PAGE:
Enjoying the adventure of life together.: To His Excellency John Mahama: On his departure from the highest office in the land

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Friday, December 16, 2016

To His Excellency John Mahama: On his departure from the highest office in the land

Dear President Mahama,
Permit me to write you this letter on the occasion of your loss of Ghana's presidential ticket. From the beginning of your government up until 2014, I had paid less attention than I normally would to my government. That changed very quickly when Ghana was publicly and internationally humiliated by the World Cup scandal and by citizens sent to support the team in Brazil refusing to return to Ghana. I was appalled and dismayed, like many Ghanaians, by your actions (and inaction). From then on, I watched more closely, and the more I watched, the more disappointed I was by your leadership. Corruption and a lack of leadership in economic policy were the marks of your government. Citizens of Ghana in the US couldn't get new passports without some kind of connection to someone in the Ghana embassy in the US. People took millions of dollars of our money for doing no work. You made jokes out of serious issues such as you received perceived  bribes. You trivialised what was important, disrespected and insulted your opposition and former leaders of Ghana and gave your followers free rein to behave in despicable ways.

As a leader, I did not like you. You failed and disappointed me on too many occasions. People are justifying your loss, saying you were a good president who did not surround himself with competent and wise team members.
I'm sorry to say I disagree. You were not a good leader, otherwise you would have built and grown a better team.

While I may never have been president of Ghana, my study of leadership and the practice of it has shown me that the selection, maintenance and growth of a good team is 75% of your job as a leader. In this you failed. You appointed many people whose only skills and competencies were being stalwart NDC party faithfuls and the ability to engage in dirty, non-issue based politics. If you failed because of your team, then you failed as a leader. By not making an example of those who were incompetent, by not reiniing in those who were running their mouths and insulting the people of Ghana, by not realizing that your team playing dirty meant you were dirty, you failed. While you may say you never accepted a bribe, while you may present yourself as an affable, humble man, your team were behaving in the opposite way and so you failed.

Your failure has proven to many Ghanaians that the NDC indeed has very few skilled members. When we compare you to the incoming president, in this he has already exceled in his campaign. He brought in the best IT personnel to run his campaign's technical end, and selected a prolific economist to be his vice-president. You can already see that these two key people played a big role in his victory. He's got that one hands down, and if he's able to continue in the same vein, Ghana will grow better.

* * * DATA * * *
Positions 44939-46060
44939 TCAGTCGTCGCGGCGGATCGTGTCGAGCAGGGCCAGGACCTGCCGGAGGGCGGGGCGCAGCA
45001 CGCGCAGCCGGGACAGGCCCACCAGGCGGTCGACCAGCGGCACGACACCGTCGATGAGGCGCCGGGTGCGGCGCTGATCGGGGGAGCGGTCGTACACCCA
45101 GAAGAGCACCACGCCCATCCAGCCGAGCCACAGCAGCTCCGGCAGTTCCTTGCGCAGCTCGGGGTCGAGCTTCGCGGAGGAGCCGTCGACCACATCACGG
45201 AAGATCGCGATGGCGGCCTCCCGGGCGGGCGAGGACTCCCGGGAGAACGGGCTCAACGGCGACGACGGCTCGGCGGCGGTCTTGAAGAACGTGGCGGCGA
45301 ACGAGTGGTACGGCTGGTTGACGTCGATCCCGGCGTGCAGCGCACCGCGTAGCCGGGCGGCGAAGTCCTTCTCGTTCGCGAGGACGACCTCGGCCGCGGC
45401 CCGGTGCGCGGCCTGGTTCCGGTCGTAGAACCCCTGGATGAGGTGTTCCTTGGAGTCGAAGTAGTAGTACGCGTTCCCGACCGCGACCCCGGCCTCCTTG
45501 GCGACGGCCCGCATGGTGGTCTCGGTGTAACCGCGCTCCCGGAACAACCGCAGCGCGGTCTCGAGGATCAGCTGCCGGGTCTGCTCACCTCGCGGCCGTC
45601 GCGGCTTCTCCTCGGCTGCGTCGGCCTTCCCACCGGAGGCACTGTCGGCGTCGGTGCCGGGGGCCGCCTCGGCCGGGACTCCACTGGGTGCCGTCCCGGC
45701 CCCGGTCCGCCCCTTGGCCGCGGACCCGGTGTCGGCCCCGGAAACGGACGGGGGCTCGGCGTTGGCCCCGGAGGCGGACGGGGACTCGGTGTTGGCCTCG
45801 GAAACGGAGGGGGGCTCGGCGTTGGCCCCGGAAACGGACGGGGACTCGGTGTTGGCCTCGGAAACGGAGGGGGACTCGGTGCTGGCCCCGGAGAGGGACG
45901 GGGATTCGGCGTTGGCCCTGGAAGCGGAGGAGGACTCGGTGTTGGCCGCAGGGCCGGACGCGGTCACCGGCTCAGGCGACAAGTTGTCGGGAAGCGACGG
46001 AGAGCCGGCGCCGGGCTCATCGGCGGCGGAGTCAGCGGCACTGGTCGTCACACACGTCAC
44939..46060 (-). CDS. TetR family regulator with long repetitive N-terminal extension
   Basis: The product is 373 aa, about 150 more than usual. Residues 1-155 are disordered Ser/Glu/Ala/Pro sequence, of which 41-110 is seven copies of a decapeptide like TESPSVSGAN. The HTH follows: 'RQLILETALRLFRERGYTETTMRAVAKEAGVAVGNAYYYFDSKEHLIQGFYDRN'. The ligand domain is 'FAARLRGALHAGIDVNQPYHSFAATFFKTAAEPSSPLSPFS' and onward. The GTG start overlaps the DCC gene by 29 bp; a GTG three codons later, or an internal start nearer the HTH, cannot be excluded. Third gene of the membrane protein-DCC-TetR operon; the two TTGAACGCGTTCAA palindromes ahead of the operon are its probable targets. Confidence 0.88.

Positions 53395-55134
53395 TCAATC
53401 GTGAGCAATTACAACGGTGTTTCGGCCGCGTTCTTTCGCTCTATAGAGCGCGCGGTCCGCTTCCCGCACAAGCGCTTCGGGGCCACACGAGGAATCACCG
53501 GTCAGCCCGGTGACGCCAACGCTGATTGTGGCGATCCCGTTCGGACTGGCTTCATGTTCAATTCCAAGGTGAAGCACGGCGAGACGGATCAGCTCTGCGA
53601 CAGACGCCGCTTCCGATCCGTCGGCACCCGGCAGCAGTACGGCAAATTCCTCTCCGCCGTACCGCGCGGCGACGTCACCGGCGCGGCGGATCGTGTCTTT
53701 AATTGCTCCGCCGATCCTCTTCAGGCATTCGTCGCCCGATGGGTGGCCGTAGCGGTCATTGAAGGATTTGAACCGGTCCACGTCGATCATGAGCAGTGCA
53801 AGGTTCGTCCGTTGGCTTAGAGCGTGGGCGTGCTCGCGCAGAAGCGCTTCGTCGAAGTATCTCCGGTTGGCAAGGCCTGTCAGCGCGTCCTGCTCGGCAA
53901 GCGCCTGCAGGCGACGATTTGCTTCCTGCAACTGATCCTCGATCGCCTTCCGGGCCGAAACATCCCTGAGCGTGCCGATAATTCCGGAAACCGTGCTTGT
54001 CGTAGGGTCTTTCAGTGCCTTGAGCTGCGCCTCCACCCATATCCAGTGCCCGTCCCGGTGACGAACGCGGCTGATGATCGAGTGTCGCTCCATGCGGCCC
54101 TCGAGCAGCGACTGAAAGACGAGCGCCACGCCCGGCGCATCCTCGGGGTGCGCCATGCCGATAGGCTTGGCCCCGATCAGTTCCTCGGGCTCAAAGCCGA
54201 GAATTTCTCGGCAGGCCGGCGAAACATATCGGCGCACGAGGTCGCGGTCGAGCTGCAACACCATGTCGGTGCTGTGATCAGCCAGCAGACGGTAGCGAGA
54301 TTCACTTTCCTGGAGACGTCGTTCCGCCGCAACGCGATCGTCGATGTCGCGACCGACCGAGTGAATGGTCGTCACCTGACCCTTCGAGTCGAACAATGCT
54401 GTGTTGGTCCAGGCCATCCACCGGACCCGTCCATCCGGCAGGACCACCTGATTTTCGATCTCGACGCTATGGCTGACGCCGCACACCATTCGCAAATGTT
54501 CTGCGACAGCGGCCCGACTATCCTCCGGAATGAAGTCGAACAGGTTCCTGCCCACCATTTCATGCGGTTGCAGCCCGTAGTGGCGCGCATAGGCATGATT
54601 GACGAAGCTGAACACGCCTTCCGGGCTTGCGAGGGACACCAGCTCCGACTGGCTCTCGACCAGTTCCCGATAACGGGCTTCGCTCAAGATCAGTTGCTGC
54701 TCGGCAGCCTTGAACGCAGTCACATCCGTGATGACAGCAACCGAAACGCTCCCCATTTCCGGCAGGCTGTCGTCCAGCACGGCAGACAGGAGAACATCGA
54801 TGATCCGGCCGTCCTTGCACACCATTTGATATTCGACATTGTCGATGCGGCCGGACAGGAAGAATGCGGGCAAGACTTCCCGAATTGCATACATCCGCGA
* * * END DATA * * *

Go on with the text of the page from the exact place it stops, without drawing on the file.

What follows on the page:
As you have already learned quite painfully, it isn't those who hail you and praise you all the time that you should keep close to you. It is those who tell you the truth to your face regardless of how you respond, and those who are able to help you to become better, that you keep on your team. Those who hailed you years ago are the same ones who rejected you on the ballot this year, showing you that they didn't hail you because of your looks or gentility, but because they thought you would make Ghana better. When you failed, you were voted out quite dramatically.

As you begin the transition process, I hope you pass on these lessons to our incoming president, and I hope you help him to succeed where you failed. That is the true mark of a leader. You said you did your best, and we appreciate the infrastructure and your acceptance of the loss of power gracefully.

As you leave office, I hope you decide to become a great contributor to our democracy and development. Don't hold press conferences when you notice the new government failing somewhere. Call the president directly and let him know. Don't look for faults just to prove to Ghanaians you were better. Hope and pray that they do succeed, even if that means your party never comes back to power.Encourage members of your party who want to be leaders to go and study and prepare themselves.

Winning the elections is only the beginning of the journey, as you have realized. If you are not prepared to perform in your role you will be fired. Preparation and study will ensure that there are members of the NDC who actually have ideas and real practical solutions, not just big grammatical insults and propaganda. Encourage your NDC leaders to recruit talent that is skilled and equipped. Use the next few years judiciously, not sitting on radio and tv insulting the ruling party, but actually learning and showing real intellectual strength. That is the only way you can contribute your bit to making Ghana strong, prosperous and developed. And that, Mr. President, is what every Ghanaian wants.
Yours sincerely,
Ghana President for a Day